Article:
“What’s one redhead going to do against forty armed men?”
Season five ended with Jon Snow laying on the ground of Castle Black, stabbed by a handful of members of the Night’s Watch. Jon’s allowance of the Wildlings to pass through the gates was the last straw in a short and tumultuous reign as Lord Commander. His penance was multiple knives in his belly. The last scene was him staring up to the dark sky, a pool of blood gathering around him.
We get the answer of Jon’s fate immediately. He’s dead. But for how long? The title of this season’s premiere is one of a character that albeit important, is still largely unknown. The Red Woman dug her sorcerous claws into Stannis Baratheon, convincing the possible heir to the Iron Throne that his place was one born in fire and ending in triumph. Once Stannis went down a path he couldn’t return from, she turned her attention to Jon and tried to seduce him the same way. He refused but Melisandre is convinced his future will end in similar prophetic fortune. Probably the show’s biggest revelation is the fact that Melisandre is in fact hundreds of years old, her honest persona hidden by the sizable red gem she wears around her neck. It’s worth noting that this is the first time that the Red Woman looks defeated. She stands over Jon, her hands draw a path over his body and face, and her emotions fail to hide her disenchantment. When she removes the jewel, she stands there looking at her reflection and feebly crawls into bed. Things haven’t always gone her way throughout her journey, but what always remained was her confidence. With the death of Jon, it’s finally been shaken.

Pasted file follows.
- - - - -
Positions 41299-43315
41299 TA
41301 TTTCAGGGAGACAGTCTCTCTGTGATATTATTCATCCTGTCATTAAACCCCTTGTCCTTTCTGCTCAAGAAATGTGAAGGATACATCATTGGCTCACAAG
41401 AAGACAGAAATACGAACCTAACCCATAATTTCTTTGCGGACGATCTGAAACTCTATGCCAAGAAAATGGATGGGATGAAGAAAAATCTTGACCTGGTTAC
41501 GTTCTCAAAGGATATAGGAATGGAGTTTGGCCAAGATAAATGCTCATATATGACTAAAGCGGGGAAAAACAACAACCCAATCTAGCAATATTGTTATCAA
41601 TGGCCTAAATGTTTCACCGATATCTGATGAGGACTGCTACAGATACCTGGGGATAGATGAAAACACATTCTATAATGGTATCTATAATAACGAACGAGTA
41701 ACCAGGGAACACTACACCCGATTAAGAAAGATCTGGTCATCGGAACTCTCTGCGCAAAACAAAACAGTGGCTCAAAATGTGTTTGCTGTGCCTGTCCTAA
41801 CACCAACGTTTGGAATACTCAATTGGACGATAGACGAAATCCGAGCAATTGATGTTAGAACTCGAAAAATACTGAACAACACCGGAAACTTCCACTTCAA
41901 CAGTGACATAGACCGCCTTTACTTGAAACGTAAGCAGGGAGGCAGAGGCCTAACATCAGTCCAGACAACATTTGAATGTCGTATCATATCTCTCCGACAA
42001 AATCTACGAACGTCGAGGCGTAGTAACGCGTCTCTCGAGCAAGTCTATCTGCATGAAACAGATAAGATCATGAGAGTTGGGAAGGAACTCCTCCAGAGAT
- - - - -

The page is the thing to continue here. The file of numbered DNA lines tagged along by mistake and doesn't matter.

It’s long been clear she has powers (the smoke baby/demon she birthed that ultimately murdered Renly Baratheon is proof enough), so it’s only a matter of time before she uses her magic on Lord Snow. The question is how long he’s going to stay down. (Author George R. R. Martin’s original literature is called, “A Song of Ice and Fire,” so it’s pretty clear that Jon is the “Ice” and Daenerys is the “Fire.”) It’s looking like Jon will eventually be resurrected by the Lord of Light. It’s up in the air how or what needs to take place for that to happen. In the meantime, is there a chance that Jon will warg into his direwolf, Ghost?
That was a long-winded way to say that we waited eight-months to ultimately learn nothing. For the most part, “The Red Woman” did mostly shuffling around, a way to get some major pieces in their places for the present season. We touch base with the majority of characters (sadly, still no Bran or Hodor). Daenerys was picked up by another horde of Dothrakis. She’s bound and escorted to Khal Moro; the Khal and his court discuss what to do with her in a unusually comedic way (the group of them listing the top five most pleasurable things was a seriously funny moment).
Sansa and Theon (née Reek) are on the run, away from the clutches of Ramsey Bolton. Theon had previously pushed Ramsey’s lover, Myranda, off of a building. Ramsey briefly mourns her and it makes you wonder if he perhaps has a speck of humanity. But then he says to discard her body by feeding it to the hounds, and the despicable human we’ve come to know returns in force. It’s arguable who is worse between Ramsey and the deceased Joffrey (let’s call it a tie), but it’s clear that Martin and the GOT producers have a sick need to employ at least one character that ranks at the bottom of humanity.